Stolen Fantasy by Franz West and Anselm Reyle is an introduction into the worlds of two artists who have their hearts set on questioning the mainstream understanding of authorship and promoting a conceptual approach to art production. To me it also felt like a reminiscence of the Indian traditional celebration “Holi” where people throw colour at each other. Still, despite the prevalent colour splashes, I did not need to take an umbrella to visit the exhibition as the process of dispersing colour was already over.
The artists must have aimed at challenging canons as well as each other by exchanging a plethora of unfinished works. Both were supposed to labour over the incomplete works of their fellow-artist until the piece was deemed complete. The exchange and the follow-up work gave birth to the exhibition “Stolen Fantasy” shown at the Schinkel Pavillon.
“General Overview”, Stolen Fantasy by Franz West and Anselm Reyle, Photo: Robert Sasse
Colour, more colour… too much colour??
The Schinkel Pavillion created by Schinkel, founding father of Prussian architecture, seems the perfect home for “Stolen Fantasy”. The two artists are the Austrian Franz West and the Berlin-based artists Anselm Reyle (here I wonder since when did “Berlin-based” become a viable substitute for one’s nationality?!). They fill up the space with a characteristic presence of figures and formations. A curtain, hand- or machine-sewn, in neon pink and neon yellow lead me to believe that I might get an overdose of colour. But not quite. The colours are bright and 90s style, however, cause no shock. The addition of splashes of colour to the other artist’s work appears to me to be one of the main principles behind West and Reyle’s idea. This brought me back to a time when I edited or finished my classmates’ homework to make the language more picturesque and fluid. Thankfully, it never occurred to me to literally pour colour on top of it.
No Fear of Peer Intervention
“Stolen Fantasy” is a fruit of peer intervention and “swap” but had I not been told I’d believe it is the more fragmented work of only one artist. My favourite, a grouping of three separate pieces exemplifies this fusion quite well. The pieces “Ludovica”, “Hangover” and “Steel Phantasy I” fit together unquestionably. They make up for a living-room scenery consisting of a chair, a lamp and ahhh… I imagine the third piece could be anything from a big plant to a flying futuristic bed. This play with everyday objects and furniture looks so refreshing that it makes me want to have it in my own living room. The curator Nina Pohl and her team have done a good job combining and grouping the works.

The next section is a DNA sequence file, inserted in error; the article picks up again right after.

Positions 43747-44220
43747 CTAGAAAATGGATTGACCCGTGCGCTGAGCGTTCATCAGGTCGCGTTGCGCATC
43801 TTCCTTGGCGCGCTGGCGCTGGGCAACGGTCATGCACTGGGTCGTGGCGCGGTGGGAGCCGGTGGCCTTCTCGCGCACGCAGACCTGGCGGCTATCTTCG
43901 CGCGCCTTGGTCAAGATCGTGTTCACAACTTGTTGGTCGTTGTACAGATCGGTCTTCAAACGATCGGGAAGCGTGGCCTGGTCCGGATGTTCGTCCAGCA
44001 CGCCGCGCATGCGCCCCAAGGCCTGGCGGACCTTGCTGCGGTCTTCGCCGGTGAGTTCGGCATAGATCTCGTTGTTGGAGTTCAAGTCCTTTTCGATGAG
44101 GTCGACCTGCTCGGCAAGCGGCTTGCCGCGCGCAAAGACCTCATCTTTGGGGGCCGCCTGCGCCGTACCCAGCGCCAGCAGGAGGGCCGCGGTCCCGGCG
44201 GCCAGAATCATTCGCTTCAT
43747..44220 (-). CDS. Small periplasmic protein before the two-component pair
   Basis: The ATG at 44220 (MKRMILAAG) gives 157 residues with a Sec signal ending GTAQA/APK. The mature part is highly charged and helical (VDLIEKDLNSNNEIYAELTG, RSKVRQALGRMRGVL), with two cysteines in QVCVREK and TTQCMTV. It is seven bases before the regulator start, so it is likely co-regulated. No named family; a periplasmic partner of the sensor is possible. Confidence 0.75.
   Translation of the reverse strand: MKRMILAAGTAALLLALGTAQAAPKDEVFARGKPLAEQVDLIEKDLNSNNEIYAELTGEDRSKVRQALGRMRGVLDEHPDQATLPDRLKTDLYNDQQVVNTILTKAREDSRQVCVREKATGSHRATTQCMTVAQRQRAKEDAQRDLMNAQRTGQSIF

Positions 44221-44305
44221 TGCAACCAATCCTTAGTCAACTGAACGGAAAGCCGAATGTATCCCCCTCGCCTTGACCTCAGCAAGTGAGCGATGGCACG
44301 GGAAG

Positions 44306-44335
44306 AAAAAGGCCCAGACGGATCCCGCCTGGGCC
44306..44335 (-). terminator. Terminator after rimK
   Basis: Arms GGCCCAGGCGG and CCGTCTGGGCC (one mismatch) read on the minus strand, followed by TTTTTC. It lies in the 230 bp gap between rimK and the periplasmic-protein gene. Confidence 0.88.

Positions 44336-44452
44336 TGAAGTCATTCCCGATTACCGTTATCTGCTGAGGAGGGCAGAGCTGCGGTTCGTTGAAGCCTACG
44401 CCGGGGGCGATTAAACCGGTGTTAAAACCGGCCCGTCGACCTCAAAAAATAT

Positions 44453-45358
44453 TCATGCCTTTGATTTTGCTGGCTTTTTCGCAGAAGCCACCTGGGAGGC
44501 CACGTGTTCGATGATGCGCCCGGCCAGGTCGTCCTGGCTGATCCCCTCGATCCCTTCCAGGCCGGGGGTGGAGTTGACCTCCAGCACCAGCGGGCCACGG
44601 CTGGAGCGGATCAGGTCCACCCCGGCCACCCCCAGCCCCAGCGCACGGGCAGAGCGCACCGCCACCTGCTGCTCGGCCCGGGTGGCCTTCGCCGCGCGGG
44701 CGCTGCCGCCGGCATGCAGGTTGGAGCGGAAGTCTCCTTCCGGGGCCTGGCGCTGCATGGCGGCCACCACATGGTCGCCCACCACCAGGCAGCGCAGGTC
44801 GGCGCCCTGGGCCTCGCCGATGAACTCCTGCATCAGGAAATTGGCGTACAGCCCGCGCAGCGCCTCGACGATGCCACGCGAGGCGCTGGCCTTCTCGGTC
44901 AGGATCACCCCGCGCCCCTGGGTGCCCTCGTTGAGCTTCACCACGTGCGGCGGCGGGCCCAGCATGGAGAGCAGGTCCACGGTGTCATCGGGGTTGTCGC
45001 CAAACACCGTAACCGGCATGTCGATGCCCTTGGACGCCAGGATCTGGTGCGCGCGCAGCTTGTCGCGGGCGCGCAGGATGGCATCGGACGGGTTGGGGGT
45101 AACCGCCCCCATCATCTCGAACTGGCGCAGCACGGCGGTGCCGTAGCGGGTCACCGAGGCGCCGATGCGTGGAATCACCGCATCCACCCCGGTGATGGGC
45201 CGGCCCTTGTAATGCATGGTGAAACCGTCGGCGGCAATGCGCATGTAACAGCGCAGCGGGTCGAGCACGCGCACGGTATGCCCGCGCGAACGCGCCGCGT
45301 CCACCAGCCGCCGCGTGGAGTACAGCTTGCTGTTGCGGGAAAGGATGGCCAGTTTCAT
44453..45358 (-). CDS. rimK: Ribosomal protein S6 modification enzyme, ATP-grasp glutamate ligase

Going Abstract and Vice Versa
I am too curious a person not to examine closely and discover that “Steel Phantasy I” is made of parts of old beds. While the lamp-stand of “Hangover” represents what I’d call a “chain frozen in space”. Not all the materials were familiar to me or even recognisable but steel, chipboard cable, wood, bulbs and electric accessories were all present. This is why the works did not necessarily speak the same language.
Speaking many languages is a plus, though, and not only when looking for a job in Berlin. And who would refuse a shower of colour splashes? Especially, when intended to brighten up the work of a friend. Now, please excuse me as I go searching for someone to finish or alter this article. Peer help is the key!
- Schinkel Pavillon Franz West and Anselm Reyle – “Stolen Fantasy” March 24th – April 23rd 2012 Thur-Sun: 12pm-6pm